Did the MRI community learn from the Colombini tragedy?

It was four years ago this month that 6-year-old Michael Colombini died in the tragic MRI accident that has become the single greatest reference point for MRI safety. Word of the accident rolled like a grim tide over the professional radiology community in 2001 and forever changed the landscape of MRI safety -- or did it?

Many of us know what happened, but there has been surprisingly little written about why it happened.

Disaster strikes

The young boy was anesthetized while receiving an MRI at Westchester Medical Center in Valhalla, NY. At some point during the scan, Michael required supplemental oxygen from the system built into the magnet room, though the oxygen system failed to work properly.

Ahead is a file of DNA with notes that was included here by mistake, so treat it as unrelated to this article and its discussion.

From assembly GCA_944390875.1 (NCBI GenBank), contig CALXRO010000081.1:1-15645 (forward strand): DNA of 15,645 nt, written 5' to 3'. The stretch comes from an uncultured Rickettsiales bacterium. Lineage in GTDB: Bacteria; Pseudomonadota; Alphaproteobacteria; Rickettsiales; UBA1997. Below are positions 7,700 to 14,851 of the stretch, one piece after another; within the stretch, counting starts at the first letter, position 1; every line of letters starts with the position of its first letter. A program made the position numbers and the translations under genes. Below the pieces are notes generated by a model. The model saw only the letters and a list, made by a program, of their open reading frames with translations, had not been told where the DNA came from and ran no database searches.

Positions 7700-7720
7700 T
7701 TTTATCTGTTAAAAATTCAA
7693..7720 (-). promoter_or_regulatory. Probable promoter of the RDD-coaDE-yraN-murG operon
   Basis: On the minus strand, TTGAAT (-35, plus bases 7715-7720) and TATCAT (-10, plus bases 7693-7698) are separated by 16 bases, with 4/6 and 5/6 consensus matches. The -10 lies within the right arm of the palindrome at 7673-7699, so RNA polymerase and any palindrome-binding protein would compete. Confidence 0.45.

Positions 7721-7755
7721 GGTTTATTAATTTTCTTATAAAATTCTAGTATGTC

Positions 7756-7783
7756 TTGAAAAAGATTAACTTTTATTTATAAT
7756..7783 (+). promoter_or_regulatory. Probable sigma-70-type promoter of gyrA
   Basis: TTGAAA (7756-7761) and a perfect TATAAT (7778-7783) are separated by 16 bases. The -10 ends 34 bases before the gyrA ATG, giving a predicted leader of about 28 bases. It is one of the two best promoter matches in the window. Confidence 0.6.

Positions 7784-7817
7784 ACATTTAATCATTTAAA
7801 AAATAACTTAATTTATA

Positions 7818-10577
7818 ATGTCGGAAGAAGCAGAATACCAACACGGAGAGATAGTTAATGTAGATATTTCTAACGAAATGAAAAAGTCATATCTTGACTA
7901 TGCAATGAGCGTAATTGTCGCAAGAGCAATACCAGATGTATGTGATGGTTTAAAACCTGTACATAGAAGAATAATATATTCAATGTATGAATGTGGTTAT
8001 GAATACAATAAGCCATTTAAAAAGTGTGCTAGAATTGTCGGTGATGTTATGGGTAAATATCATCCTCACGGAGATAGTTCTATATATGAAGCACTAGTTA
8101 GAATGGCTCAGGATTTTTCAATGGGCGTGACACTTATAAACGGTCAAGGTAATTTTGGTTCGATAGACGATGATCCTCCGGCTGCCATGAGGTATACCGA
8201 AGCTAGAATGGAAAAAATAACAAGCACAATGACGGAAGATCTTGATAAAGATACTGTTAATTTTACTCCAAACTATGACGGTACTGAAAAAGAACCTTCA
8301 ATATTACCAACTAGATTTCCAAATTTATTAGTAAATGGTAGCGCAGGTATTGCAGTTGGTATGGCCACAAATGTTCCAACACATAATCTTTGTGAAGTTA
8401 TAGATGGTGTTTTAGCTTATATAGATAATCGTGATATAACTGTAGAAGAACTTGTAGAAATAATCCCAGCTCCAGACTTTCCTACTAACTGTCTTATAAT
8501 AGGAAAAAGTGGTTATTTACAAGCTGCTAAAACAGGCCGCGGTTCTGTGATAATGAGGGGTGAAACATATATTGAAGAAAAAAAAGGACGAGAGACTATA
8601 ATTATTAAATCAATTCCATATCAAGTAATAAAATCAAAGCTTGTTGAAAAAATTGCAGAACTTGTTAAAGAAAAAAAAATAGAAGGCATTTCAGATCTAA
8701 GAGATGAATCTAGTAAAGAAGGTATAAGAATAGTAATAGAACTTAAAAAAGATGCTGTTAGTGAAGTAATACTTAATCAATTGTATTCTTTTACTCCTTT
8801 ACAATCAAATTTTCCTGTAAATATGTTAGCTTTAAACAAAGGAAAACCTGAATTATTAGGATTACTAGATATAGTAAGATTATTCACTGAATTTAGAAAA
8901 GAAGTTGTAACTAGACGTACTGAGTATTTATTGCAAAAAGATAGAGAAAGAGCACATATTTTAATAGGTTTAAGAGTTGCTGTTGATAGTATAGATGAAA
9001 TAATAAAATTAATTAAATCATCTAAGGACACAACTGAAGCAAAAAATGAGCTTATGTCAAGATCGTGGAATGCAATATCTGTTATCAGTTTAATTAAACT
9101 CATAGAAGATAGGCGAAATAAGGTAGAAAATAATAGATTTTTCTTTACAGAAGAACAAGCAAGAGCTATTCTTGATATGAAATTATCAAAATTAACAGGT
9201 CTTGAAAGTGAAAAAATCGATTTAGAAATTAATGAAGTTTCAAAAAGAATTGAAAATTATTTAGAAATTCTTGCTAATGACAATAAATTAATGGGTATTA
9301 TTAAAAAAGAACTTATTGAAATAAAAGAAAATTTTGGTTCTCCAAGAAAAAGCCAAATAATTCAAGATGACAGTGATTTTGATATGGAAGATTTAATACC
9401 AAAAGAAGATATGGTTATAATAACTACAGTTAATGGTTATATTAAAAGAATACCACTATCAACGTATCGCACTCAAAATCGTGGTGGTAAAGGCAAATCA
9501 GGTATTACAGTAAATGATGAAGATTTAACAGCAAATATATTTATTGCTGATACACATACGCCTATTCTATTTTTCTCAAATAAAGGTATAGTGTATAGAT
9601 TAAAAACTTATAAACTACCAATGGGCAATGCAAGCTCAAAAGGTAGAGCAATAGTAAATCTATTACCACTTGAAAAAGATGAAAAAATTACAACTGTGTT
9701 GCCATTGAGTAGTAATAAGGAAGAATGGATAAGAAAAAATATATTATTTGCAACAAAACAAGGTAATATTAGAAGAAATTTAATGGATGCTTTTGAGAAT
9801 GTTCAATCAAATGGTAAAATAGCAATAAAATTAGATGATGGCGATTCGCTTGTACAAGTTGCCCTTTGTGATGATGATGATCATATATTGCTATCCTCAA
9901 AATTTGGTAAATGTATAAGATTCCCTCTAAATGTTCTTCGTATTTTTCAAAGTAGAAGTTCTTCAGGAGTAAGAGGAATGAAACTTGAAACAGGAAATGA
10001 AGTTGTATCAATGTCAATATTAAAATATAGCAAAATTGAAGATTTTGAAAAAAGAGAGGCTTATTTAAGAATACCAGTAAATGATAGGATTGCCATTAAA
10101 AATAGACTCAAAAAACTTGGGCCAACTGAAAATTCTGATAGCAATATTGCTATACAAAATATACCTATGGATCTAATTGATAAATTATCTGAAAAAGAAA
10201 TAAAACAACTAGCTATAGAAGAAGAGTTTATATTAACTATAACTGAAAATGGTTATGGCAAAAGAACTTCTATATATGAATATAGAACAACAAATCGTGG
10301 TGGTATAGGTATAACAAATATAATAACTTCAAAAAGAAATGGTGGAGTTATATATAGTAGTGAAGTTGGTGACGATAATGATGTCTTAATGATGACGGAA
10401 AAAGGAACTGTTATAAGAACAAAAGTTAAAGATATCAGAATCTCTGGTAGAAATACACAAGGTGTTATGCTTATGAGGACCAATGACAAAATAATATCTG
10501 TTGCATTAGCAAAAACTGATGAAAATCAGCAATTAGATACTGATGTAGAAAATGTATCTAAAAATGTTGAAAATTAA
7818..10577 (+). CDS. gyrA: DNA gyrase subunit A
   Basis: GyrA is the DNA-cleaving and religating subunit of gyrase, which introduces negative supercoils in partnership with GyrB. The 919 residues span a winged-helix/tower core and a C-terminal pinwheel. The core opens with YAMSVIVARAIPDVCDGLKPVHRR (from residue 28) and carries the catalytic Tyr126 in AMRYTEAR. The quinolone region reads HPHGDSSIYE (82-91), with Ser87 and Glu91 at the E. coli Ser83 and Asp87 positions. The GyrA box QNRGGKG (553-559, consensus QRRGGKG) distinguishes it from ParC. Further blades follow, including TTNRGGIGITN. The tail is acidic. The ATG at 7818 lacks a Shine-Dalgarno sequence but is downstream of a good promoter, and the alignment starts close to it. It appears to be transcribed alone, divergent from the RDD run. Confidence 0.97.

The MRI suite was a modular building that had been attached to the hospital. Though provided with oxygen service, the medical gas did not come from the hospital but was fed from an independent tank. This independent oxygen service didn't have a zone alarm tied into the central system, so when there was a problem with the MRI room oxygen supply, nobody outside of the immediate MR suite was aware of it.

The suite was staffed with two technologists. Both reportedly left the control area to attend to the oxygen supply problem, leaving the anesthesiologist in the magnet room, screaming for oxygen for the boy. At some point, a hospital staffer grabbed a portable oxygen cylinder from the control room and brought it into the magnet room where, because it was ferromagnetic, it was grabbed by the magnetic force and impelled into the bore of the MRI, striking Michael Colombini in the head and killing him.

'Missile effect'